Meet the research group led by Miroslav Hons from the First Faculty of Medicine at BIOCEV
Research — 15.11.2021

Leukocyte motility

Meet the research group led by Miroslav Hons from the First Faculty of Medicine at BIOCEV

The Leukocyte Motility Lab at BIOCEV researches a wide range of topics related to the active movement of white blood cells, especially lymphocytes. In fact, high motility is the most important functional property of immune system cells. An effective immune response requires leukocytes to be in the right place at the right time and depends on their migration and correct location in lymphoid and peripheral organs.

The dynamics of the actomyosin cytoskeleton, which generates the forces needed to move cells, is central to the lab's research . The research team, comprising MUDr. Pavel Jůda, Ph.D., Mgr. Zuzana Ježková, Mgr. Zuzana Kroulíková, and Bc. Eliška Miková, is studying the relationship between the structure and function of the actin cortex in individual parts of cells, especially the organisation of the contractile myosin apparatus and the control of contraction intensity. Related to this is the team's interest in the physical aspects of leukocyte biology and the interplay of individual functional units, actomyosin contractility, osmotic pressure and membrane tension.

Two types of signalling

Leukocyte motility is activated by molecules in their environment, such as chemokines or chemotactic lipids. This environment is represented by various solid tissues with complex architectures, which may represent another factor influencing leukocyte invasiveness. Research indicates that leukocytes must recognize two types of signals, chemical ones sent by chemotactic molecules and mechanical ones from their environment. Cellular mechanisms of mechanical signal recognition and how they are integrated with chemotactic signals represent another major area of research.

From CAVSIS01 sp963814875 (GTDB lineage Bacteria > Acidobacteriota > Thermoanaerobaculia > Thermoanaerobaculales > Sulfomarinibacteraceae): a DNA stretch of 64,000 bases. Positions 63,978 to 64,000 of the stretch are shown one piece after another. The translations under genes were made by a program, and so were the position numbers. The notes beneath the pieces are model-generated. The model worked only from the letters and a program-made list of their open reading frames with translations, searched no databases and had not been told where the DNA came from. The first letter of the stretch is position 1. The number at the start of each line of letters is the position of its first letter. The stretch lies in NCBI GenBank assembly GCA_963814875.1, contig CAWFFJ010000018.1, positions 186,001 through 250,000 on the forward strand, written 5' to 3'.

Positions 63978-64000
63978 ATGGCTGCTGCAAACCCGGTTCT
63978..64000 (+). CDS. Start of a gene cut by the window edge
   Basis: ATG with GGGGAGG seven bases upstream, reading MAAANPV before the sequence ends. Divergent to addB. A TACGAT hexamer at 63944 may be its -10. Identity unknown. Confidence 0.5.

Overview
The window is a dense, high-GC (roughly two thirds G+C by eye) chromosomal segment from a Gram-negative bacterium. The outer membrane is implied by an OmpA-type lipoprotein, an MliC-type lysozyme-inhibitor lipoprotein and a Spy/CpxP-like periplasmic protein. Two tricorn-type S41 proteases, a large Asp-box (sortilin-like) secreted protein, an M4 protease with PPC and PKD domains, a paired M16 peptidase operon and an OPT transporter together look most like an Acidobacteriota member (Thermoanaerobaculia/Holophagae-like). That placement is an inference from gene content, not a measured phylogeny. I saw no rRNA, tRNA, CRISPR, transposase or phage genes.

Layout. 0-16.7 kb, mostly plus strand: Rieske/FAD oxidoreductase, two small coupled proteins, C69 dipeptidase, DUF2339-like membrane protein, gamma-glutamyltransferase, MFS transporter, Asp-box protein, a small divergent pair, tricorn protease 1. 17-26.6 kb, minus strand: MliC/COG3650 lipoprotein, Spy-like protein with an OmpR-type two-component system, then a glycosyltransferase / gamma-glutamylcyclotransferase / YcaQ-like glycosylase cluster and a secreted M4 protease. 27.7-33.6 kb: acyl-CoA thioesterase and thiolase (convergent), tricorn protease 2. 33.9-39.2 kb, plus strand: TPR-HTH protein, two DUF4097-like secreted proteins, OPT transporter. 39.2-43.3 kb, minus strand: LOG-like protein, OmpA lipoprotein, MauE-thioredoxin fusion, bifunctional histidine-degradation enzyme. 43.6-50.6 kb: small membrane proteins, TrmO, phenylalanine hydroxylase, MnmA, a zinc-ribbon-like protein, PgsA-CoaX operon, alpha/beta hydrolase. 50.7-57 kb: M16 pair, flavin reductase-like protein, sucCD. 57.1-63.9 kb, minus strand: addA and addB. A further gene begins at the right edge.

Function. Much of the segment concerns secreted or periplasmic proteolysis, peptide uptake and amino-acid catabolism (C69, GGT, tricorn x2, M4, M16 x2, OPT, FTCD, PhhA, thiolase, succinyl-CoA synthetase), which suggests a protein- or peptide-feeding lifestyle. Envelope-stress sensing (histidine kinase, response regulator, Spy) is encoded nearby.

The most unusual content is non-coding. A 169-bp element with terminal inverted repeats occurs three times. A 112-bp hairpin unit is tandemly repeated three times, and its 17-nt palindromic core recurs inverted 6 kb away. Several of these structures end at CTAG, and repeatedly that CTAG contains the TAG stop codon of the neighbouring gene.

Picture: Time-lapse recording of migrating T-lymphocytes.

Our research? Microscopes and analyses

The laboratory's methodological approach is primarily based on various microscopic methods, ranging from live cell imaging, actin dynamics (spinning disk, TIRF) and cell signalling (FLIM) to electron microscopy (TEM, SEM, FIB-SEM). All this is combined with advanced quantitative analysis. The research group uses microfabrication and microfluidic chips to mechanically activate leukocytes. The chips represent microenvironments with defined architectures. The research group can further combine this reductionist approach with intravital microscopy.

Background for the students of the First Faculty of Medicine

Leukocyte motility is a topic at the intersection of cell biology and immunology that is benefitting from current technological developments in microscopy, microfabrication, and molecular methods. The lab allows students and postdocs to take advantage of Biocev's excellent technological facilities and embrace unique combinations and the variety of methodological approaches.

Mgr. Miroslav Hons, Ph.D.

Current publication

An effective immune response requires the cells of the immune system to be in the right place at the right time and depends on their rapid mobility and correct location in the lymphoid organs. The biological mechanisms that lead to leukocyte morphological polarity and migration are a major focus of research, as is interest in systemic changes to immunity in leukocyte motility defects

Cellular locomotion using environmental topography. Reversat A, Gaertner F, Merrin J, Stopp J, Tasciyan S, Aguilera J, Vries I, Hauschild R, Hons M, Piel M, Callan-Jones A, Voituriez R and Sixt M. Nature. 2020 Jun;582(7813):582–585.

Source: Bulletin Jednička, First Faculty of Medicine, Charles University